Carol Vorderman leads countdown to start of the Bristol Run for the Future
Maths mastermind Carol Vorderman led the countdown to start 1,000 people on their way around the Downs for this year's Run for the Future.
Organised by Bristol Rotarians, record numbers of men, women, children and even dogs raced 5km around the Downs to raise funds for the Bristol Urological Institute's (BUI) Prostate Cancer Appeal.
Lord Mayor Chris Davies blasted a horn to start the runners, many of whom were wearing tributes to fathers, grandfathers, uncles and friends who had been affected by the disease.
He said: "This is a fantastic effort by the organisers, runners and stewards. On behalf of prostate cancer sufferers now and in the future, I'd like to thank all the runners for the funds they raise.
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Ms Vorderman said: "My mum has had two forms of cancer, ovarian cancer and then kidney cancer, and both of those were caught in the very early stages, so I'm very aware of how getting tested early on can help save lives.
"Women have smear tests and so why shouldn't men be tested for this? It's been a fantastic day and there is a great atmosphere here."
Olympic runner Nick Rose was first around the course. He said: "I'm here to support prostate cancer and if running a race can do that then that's great. In the last three years this event has enabled more and more research to be done.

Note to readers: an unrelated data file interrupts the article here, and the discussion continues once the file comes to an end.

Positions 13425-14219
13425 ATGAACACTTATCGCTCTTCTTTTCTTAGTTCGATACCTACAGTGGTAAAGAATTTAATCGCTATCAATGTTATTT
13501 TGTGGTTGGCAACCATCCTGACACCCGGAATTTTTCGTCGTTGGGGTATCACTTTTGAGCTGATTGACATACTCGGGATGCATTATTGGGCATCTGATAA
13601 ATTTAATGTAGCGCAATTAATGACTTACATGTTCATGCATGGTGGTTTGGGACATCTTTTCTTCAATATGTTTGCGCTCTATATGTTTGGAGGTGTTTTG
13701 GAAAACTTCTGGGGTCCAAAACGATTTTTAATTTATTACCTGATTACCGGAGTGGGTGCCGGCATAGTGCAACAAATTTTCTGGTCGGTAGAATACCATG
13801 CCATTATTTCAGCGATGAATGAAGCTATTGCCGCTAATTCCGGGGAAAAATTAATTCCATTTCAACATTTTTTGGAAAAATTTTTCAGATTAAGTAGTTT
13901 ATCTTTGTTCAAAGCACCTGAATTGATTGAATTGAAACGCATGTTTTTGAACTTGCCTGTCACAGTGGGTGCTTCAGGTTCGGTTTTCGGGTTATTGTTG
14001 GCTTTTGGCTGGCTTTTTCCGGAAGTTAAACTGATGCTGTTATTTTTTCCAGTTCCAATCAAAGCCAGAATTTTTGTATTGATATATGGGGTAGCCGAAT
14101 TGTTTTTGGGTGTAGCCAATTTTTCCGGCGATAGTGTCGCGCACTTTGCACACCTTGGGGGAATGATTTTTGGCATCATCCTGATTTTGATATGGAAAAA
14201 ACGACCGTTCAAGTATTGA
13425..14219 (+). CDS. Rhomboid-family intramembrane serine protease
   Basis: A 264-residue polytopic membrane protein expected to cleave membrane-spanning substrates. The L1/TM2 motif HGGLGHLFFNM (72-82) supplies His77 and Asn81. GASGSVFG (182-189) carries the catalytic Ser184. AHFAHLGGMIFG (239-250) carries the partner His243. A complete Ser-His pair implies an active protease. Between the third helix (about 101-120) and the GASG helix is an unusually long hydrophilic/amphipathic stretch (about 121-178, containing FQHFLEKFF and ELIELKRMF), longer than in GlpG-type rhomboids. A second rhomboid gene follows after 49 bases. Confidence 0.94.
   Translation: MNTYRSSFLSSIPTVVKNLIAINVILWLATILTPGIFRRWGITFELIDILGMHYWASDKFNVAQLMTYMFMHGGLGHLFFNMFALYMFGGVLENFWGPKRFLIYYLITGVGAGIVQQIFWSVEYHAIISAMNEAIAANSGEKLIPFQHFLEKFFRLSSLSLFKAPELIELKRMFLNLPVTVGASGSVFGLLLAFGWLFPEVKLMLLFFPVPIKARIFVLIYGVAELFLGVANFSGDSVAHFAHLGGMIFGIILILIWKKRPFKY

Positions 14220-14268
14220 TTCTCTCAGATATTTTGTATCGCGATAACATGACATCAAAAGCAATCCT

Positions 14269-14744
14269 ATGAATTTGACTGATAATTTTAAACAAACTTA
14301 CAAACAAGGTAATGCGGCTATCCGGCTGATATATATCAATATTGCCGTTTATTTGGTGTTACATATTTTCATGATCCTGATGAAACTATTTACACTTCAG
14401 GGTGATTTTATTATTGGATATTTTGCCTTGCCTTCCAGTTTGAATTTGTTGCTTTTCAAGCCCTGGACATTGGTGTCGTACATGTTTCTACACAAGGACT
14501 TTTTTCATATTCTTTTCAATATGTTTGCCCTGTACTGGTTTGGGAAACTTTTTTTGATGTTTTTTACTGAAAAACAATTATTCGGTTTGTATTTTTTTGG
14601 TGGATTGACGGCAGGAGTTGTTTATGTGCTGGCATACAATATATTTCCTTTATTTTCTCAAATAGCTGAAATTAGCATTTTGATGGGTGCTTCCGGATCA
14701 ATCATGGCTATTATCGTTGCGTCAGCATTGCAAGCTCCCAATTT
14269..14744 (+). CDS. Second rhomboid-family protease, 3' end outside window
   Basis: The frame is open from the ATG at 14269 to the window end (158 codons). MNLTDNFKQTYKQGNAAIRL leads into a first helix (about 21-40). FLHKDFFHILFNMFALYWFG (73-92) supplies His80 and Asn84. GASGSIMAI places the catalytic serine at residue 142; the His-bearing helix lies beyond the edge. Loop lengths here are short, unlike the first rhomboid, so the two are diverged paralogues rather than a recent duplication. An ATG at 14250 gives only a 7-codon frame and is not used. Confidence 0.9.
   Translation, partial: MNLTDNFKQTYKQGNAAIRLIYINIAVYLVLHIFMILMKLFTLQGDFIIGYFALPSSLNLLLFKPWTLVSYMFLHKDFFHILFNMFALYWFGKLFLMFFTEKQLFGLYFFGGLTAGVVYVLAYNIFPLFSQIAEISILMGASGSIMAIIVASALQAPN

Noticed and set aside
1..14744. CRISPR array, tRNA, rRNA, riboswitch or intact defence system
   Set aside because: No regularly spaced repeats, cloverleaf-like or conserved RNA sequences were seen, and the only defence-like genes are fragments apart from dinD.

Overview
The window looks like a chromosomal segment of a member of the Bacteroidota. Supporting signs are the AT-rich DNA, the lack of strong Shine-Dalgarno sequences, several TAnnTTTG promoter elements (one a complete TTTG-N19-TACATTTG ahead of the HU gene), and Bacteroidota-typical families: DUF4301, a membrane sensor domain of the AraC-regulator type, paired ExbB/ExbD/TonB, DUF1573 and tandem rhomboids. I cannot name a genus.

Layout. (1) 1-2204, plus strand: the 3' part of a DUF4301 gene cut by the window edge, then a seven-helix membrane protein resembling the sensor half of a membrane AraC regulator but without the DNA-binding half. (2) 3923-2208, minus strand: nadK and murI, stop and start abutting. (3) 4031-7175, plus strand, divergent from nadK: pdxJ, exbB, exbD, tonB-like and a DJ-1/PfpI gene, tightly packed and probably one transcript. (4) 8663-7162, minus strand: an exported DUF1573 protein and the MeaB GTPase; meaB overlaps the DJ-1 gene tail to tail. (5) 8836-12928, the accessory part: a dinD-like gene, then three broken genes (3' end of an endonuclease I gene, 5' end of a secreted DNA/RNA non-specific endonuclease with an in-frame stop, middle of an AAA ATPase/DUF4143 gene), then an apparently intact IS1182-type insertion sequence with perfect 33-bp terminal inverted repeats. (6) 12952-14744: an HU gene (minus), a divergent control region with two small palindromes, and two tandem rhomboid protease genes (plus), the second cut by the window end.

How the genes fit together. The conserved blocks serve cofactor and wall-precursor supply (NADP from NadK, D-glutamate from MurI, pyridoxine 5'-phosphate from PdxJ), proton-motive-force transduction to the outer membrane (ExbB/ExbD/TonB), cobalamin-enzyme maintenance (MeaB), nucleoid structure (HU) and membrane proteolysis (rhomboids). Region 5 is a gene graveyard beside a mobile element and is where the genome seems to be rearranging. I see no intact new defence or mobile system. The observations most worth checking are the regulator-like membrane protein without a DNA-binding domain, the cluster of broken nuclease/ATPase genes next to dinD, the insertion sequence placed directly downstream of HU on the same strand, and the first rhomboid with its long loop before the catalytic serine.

"The Bristol Rotary club do a great job of raising awareness for this very worthy cause."
Mr Rose was closely followed by Simon Prior, 40, and his son Luke, 11, from Burnham-on-Sea, and Victoria Kenny, 14, the first female around the course.
Ms Pillinger said: "I'm running for my Dad who has prostate cancer, this is the second time we've run and Heidi is four months pregnant so she's done brilliantly. It's been a great day and between us we've raised over £350."
Among the supporters at the event was David Gillatt, director of BUI, who collapsed on the course last year with a heart attack.
He said: "I've been banned from taking part by my wife and daughter, otherwise I'd be running. I see where the funding for this goes and it will help create better tests to identify prostate cancer and help research and treatment in Bristol."
Organiser Martina Peattie said the event had raised £130,000 in the last three years it has been running.
She said: "This is almost twice the number of people taking part than we had last year, it's fantastic really. We've had lovely weather, it's been a great day.
"As many men die from prostate cancer as women from breast cancer, but men don't tend to raise awareness like women can.
"We started this four years ago after members of our rotary club died mainly through ignorance of the disease.
"We want to raise awareness and let people know they can go and have a test. We're also really pleased to see some Afro Caribbean teams here today, as research has shown they are actually three times more likely to develop the disease."
For a full list of entrants in this year's Run for the Future see today's Evening Post newspaper.